- 1. Early life
Christopher Nolan is a British-American film director, producer, and screenwriter. His films have grossed more than US$5 billion worldwide, and have garnered 11 Academy Awards from 36 nominations.
Born and raised in London, Nolan developed an interest in filmmaking from a young age. After studying English literature at University College London, he made his feature debut with Following (1998). Nolan gained international recognition with his second film, Memento (2000), for which he was nominated for the Academy Award for Best Original Screenplay. He transitioned from independent to studio filmmaking with Insomnia (2002), and found further critical and commercial success with The Dark Knight Trilogy (2005–2012), The Prestige (2006), and Inception (2010), which received eight Oscar nominations, including for Best Picture and Best Original Screenplay. This was followed by Interstellar (2014), Dunkirk (2017), and Tenet (2020). He earned Academy Award nominations for Best Picture and Best Director for his work on Dunkirk.
Nolan's films are typically rooted in epistemological and metaphysical themes, exploring human morality, the construction of time, and the malleable nature of memory and personal identity. His work is permeated by mathematically inspired images and concepts, unconventional narrative structures, practical special effects, experimental soundscapes, large-format film photography, and materialistic perspectives. He has co-written several of his films with his brother Jonathan, and runs the production company Syncopy Inc. with his wife Emma Thomas.
Nolan has received many awards and honours. Time named him one of the 100 most influential people in the world in 2015, and in 2019, he was appointed Commander of the Order of the British Empire for his services to film.
Nolan was born in Westminster, London, and grew up in Highgate. He was raised a Catholic. His father, Brendan James Nolan, was a British advertising executive who worked as a creative director. His mother, Christina (née Jensen), was an American flight attendant who would later work as an English teacher. Nolan's childhood was split between London and Evanston, Illinois, and he has both British and US citizenship. He has an elder brother, Matthew, and a younger brother, Jonathan, also a filmmaker. Growing up, Nolan was particularly influenced by the work of Ridley Scott, and the science fiction films 2001: A Space Odyssey (1968) and Star Wars (1977). He began making films at age seven, borrowing his father's Super 8 camera and shooting short films with his action figures. These films included a stop motion animation homage to Star Wars called Space Wars. He cast his brother Jonathan and built sets from "clay, flour, egg boxes and toilet rolls." His uncle, who worked at NASA building guidance systems for the Apollo rockets, sent him some launch footage: "I re-filmed them off the screen and cut them in, thinking no-one would notice", Nolan later remarked. From the age of eleven, he aspired to be a professional filmmaker. Between 1981 and 1983, Nolan enrolled at Barrow Hills, a Catholic prep school in Weybridge, Surrey, run by Josephite priests. In his teenage years, Nolan started making films with Adrien and Roko Belic. Nolan and Roko co–directed the surreal 8 mm Tarantella (1989), which was shown on Image Union, an independent film and video showcase on the Public Broadcasting Service.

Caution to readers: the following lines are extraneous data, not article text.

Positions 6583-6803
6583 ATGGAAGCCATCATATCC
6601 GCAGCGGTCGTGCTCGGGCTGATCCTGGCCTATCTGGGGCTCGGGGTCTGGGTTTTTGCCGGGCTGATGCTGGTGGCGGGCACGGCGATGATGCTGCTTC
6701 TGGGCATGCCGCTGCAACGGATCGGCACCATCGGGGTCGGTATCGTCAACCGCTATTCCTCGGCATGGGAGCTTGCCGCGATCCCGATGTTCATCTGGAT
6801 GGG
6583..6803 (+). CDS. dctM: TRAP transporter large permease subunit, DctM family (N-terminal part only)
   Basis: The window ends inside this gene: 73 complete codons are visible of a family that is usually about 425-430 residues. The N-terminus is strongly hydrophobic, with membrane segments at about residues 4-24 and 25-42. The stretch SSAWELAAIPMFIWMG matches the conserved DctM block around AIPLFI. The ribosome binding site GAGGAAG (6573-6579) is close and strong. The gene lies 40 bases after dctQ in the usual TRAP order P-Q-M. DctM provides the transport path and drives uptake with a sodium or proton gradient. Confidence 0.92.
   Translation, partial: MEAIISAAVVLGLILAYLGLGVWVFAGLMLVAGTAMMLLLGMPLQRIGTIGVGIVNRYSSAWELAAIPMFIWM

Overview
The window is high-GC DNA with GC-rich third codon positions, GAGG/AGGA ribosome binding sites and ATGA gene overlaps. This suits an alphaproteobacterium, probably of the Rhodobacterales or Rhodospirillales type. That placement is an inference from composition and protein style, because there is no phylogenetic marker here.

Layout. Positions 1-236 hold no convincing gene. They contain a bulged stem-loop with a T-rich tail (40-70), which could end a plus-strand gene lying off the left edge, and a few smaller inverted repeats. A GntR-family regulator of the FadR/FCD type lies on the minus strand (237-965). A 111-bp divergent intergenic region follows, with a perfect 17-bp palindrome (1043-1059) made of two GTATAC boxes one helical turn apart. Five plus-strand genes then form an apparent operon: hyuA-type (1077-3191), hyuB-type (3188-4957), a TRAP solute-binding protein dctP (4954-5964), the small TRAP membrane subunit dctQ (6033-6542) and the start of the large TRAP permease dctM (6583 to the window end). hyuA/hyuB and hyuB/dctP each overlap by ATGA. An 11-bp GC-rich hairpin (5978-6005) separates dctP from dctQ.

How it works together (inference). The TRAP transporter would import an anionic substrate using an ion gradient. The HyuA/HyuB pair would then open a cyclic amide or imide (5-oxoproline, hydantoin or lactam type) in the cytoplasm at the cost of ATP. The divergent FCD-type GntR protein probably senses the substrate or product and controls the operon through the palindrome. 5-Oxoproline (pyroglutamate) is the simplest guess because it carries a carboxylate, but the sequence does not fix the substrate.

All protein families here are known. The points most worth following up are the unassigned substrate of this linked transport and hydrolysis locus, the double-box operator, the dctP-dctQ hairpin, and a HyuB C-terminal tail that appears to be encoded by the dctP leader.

Nolan was educated at Haileybury and Imperial Service College, an independent school in Hertford Heath, Hertfordshire, and later read English literature at University College London (UCL). Opting out of a traditional film education, he pursued "a degree in something unrelated ... because it gives a different take on things." He chose UCL specifically for its filmmaking facilities, which comprised a Steenbeck editing suite and 16 mm film cameras. Nolan was president of the Union's Film Society, and with Emma Thomas (his girlfriend and future wife) he screened 35 mm feature films during the school year and used the money earned to produce 16 mm films over the summers.